By Michael Goldstein
By Dennis Romero
By Sarah Fenske
By Matthew Mullins
By Patrick Range McDonald
By LA Weekly
By Dennis Romero
By Simone Wilson
The anti-Kaplan camp found an unofficial leader in Evelyn Mahmud, a black assistant principal who started out as a teacher in the humanities magnet and over the years became increasingly identified with black dissatisfaction. (She did not return repeated phone calls or respond to faxed questions for this story. Neither would anyone in the coalition agree to be photographed.) According to colleagues and parents, Mahmud was philosophically against magnet schools, which she regarded as havens for white students, and came to regard Kaplan as a standard-bearer of what was wrong with them. She remarked to more than one teacher that she thought Kaplan was racist, and that she didn't approve of his dating black women. Eventually she became allied with the parents who would form AAPCEE, and last May sided with them over the the issue of renewing funding for the school's gospel choir. The choir was funded annually by the Student Improvement Committee, a democratic body consisting of parents, teachers and students that divvied up money for everything from security guards to music-magnet aides. A straw poll indicated that the choir might lose some or all of its $13,000. When the parents got wind of the poll, they stood up at the committee meeting and loudly decried anyone who opposed the gospel choir, an entirely black group and a symbol of main school ethnic pride, as racist; if moneys were not approved, they said, they would call out the NAACP. One black student on the committee said she felt so physically threatened by the choir faction that she abstained from voting altogether. Funding for the choir passed by a landslide.
The following day, as Kaplan was teaching his political-action lesson based on the choir-funding vote, Mahmud walked unannounced into his classroom to observe; not 45 minutes later she walked out. The subsequent complaints she made to principal David Winter about the lesson precipitated the formation of AAPCEE and a full frontal attack on Hamilton's inequities. The coalition sent out a three-page letter detailing its grievances, which consisted mainly of charges against Kaplan and a short paragraph about low minority-student achievement and college-prep tracking. The charges against Kaplan ranged from the general to the gossipy to the frankly loony: he "demeans children"; he "tells students and faculty that he can't teach non-magnet students"; he often "talks about his private life in class and his preference for dating black women"; he "refers to himself with gang names such as 'Mule-Dawg' . . . All African-American and Latino students are not in gangs. Is this what he should be teaching in school?" The letter was sent to school-district and elected officials and every black activist group in the city -- including the NAACP, the Brotherhood Crusade and the Urban League -- though not to Kaplan himself. (Interestingly, AAPCEE's contention that Kaplan denigrated the gospel choir by calling it a "social impact group" is self-referencing: On the last funding request form that Mahmud submitted, she wrote that the chief beneficiaries of the choir are "students at risk.") The letter prompted two separate investigations of the charges, which went on for months and were ultimately dismissed as groundless.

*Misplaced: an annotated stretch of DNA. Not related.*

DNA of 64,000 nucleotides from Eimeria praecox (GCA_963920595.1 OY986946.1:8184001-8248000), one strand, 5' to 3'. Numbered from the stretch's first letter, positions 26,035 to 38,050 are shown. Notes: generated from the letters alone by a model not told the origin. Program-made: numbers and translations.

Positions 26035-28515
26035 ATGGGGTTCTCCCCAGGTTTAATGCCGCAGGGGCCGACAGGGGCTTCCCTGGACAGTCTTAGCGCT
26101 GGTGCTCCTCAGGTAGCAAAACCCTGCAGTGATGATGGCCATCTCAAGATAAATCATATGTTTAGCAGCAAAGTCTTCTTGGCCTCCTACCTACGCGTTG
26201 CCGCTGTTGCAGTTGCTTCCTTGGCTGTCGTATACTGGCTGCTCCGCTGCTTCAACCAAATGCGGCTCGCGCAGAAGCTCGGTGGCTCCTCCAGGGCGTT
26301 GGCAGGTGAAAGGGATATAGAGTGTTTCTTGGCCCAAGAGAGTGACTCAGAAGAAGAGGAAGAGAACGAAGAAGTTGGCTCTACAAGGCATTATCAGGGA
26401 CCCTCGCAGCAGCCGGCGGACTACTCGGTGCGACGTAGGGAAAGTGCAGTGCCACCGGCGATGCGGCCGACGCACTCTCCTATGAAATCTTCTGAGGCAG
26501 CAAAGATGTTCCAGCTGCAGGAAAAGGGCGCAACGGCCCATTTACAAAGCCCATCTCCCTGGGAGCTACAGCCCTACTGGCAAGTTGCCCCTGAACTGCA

Undaunted, the coalition mailed out another letter last November, this time to the entire Hamilton faculty. It praised the mostly responsible teachers, but warned against the few who "seek to use race and religious intolerance to isolate teachers from students and parents of color . . . These misguided teachers give good teachers a bad name." The letter concluded by urging teachers to join AAPCEE's cause of educational and racial equality.
The day after the April protest, before a scheduled gospel choir performance on campus, director Fred Martin alluded to it by exulting in the fact that Beytin was being punished and that the humanities magnet was finally getting its due. Those in the audience later complained to â school officials about what they perceived as blatantly partisan and wildly inappropriate remarks; they demanded disciplinary action against Martin, as action had been taken against Beytin, but nothing happened. Meanwhile, AAPCEE continues to agitate for Kaplan's ouster.
"It's pure McCarthyism, a witch hunt," says one black source close to the investigations who asked not to be named. "The parents probably have very viable concerns here, but their real agenda is so polluted, [the concerns] get lost. They represent the misdirection of black-power energy that strips the real issues of all credibility."
III. The Learning Curve
Kaplan and Beytin's supporters, not surprisingly, agree. But one irony among many is that they also agree with AAPCEE about the urgent need to address educational inequality at Hamilton and elsewhere -- and they credit the embattled teachers with ensuring they learned that. Nor does anyone believe that Beytin should nothave been disciplined for losing his temper in class, but they say that labeling the incident racist, and proof that the school is racist, was either sloppy thinking or pure opportunism. As it turns out, Beytin never threw a chair, he blew up at a white Jewish student, and principal David Winter, after discussing the incident with Beytin and others, determined that race was not a factor. Beytin was in fact instrumental in helping to restructure the main school in recent years, establishing distinct courses of study -- Communications Arts, Global Studies -- as a way of giving it a magnetlike identity and setting a tenor of reform.
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